against a wall. and see if you can give each and every duck their fair share! Have a doughnut-eating contest: Using ring doughnuts. tear them up into tiny pieces. and while it is in the air all the other players run as far as they can away from him. at a target. 7 . and up in the air! There are lots of throwing and catching games you can play too. they must be the next in the middle. and tries to throw it at one of the players. and start the race! You will need plenty of damp towels for clean-up time afterwards! Paint the patio with chalk: Get out the coloured chalk and create some art on the patio or pavement. Have fun! Don’t forget to supervise little children at all times if there is water about. When the bean bag lands he shouts “stop!” and all players must freeze. picks it up. He throws a bean bag as high as he can into the air. What about pig in the middle. If he can reach someone and the bean bag hits them. Warn younger children that the paintings will wash off soon or they may be dismayed when their great creations disappear! Practice your throwing and catching: You can almost never have enough catching practice! Use balls and bean bags. Throw over-arm and under-arm. tie the doughnuts loosely with kitchen string and suspend in the garden from a washing line or low branch. With your hands behind your back.Outdoor ideas Find some ducks to feed: Feeding ducks is fun and therapeutic! Take some old crusts of bread. Play with water: Dress in swim-suits and fill up the paddling pool or any large plastic containers you have – the more the merrier! Set the sprinkler going and get out all the water-pistols you can find. try this one: Stand in a ring with one person in the middle. if there are three of you? Or. around in a circle. if you have plenty of people and space. Throw to and fro. line up in front of a doughnut. He then runs to where the bean bag lands.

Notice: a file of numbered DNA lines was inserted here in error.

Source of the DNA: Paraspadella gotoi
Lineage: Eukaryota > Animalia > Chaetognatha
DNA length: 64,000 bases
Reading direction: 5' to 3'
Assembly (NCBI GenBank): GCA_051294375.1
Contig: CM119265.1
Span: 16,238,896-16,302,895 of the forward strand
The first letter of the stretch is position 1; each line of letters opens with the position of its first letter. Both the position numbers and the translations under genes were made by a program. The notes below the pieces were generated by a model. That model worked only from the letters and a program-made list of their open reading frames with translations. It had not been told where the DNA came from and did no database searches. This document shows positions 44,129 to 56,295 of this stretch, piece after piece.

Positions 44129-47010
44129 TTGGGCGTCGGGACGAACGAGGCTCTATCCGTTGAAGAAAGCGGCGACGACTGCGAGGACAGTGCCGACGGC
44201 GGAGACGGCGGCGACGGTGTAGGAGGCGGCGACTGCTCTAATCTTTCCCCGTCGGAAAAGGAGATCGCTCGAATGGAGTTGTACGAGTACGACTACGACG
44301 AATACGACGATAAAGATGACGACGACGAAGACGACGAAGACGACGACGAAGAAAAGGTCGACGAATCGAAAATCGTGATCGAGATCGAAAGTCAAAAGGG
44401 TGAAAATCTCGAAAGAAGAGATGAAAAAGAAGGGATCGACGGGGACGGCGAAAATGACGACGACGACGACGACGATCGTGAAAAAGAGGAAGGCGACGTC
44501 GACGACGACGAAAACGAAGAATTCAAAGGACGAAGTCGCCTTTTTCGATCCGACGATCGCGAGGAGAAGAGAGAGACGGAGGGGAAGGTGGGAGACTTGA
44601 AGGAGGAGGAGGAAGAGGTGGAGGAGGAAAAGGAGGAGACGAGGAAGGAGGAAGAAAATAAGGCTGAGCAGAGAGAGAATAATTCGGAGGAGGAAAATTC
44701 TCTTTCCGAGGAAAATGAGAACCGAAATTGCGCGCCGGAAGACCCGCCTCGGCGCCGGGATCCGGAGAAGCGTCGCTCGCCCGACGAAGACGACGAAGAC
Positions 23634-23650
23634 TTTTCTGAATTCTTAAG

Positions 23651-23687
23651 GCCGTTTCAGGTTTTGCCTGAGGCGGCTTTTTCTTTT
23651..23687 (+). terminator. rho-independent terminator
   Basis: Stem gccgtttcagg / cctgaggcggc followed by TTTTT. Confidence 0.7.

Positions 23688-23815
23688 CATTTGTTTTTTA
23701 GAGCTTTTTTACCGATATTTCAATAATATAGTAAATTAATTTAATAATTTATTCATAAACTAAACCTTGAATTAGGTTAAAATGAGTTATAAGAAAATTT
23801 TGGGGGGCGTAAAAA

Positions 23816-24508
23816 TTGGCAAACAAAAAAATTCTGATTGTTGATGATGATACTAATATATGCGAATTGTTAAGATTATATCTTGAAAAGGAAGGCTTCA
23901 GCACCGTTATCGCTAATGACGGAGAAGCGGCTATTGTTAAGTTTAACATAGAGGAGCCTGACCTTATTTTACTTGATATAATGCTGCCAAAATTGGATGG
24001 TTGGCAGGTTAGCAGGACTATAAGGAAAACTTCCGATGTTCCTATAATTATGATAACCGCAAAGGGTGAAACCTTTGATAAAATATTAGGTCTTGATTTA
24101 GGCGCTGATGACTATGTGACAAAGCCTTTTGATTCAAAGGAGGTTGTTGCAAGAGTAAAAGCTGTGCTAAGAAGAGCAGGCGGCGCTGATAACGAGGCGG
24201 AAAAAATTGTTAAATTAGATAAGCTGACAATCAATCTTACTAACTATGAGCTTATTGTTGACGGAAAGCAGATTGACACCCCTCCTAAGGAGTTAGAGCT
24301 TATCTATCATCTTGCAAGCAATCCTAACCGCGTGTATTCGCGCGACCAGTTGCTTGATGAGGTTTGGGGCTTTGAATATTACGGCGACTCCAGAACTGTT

When it’s time to tidy up. This can be a very creative and enjoyable exercise if you have children of very different age groups to entertain. stones to arrange as a rockery or a waterfall. Shops Save all your empty grocery cartons for a week or so and you’ll soon have a shop any aspiring grocer would be proud of. stand the waste paper basket in the middle of the room and see who can throw the most in. look unopened. A variation is 8 . Grans. Clothes. Gluing down the flaps makes cereal boxes. or tunnels to roll marbles through. Push in the ends of large ones to make tunnels and caves to crawl through. Babies love to watch things disappear then reappear out of the bottom. moss for a lawn. Add toy people or animals and maybe a little water if the container is watertight. Don’t leave them alone with the cardboard tube though as they will probably suck it. Plastic medicine spoons and cardboard box hospital beds for toys are extra props that make the game last longer. Paper balls When the kids keep arguing suggest that they throw something at each other! Paper balls are easily scrunched up from torn out magazine pages to make “ammunition”. Tubes Cardboard tubes from kitchen roll or foil make instant telescopes for sailors or pirates. Miniature gardens The foil trays that pies and prepared foods arrive in make lovely containers for miniature gardens.Twenty Toys You Don’t Have to Buy By Colleen Moulding Fed up with forking out for the latest piece of over-hyped plastic? Answer “What can we do now Mum?” by making toys from items you will already have around the house. The children can enjoy hunting around the park or garden for twigs to make trees. Doctors/Nurses A roll of white toilet tissue makes this game much more fun as Dads. teddies or dolls are mummified before your eyes. Draw on windows and doors with felt tip pens to make a house. Cardboard Boxes Cardboard boxes must be about the best free toys you can get hold of. Paper bags and real or play money add to the fun. add a flag and portholes for a boat or paper plates and a steering wheel for a car. and toys can all be used as “stock”. shoes. jelly packets etc. A rolled up magazine makes a good “bat” too. Keep twigs or stones where you want them with a little blue tack or plasticine.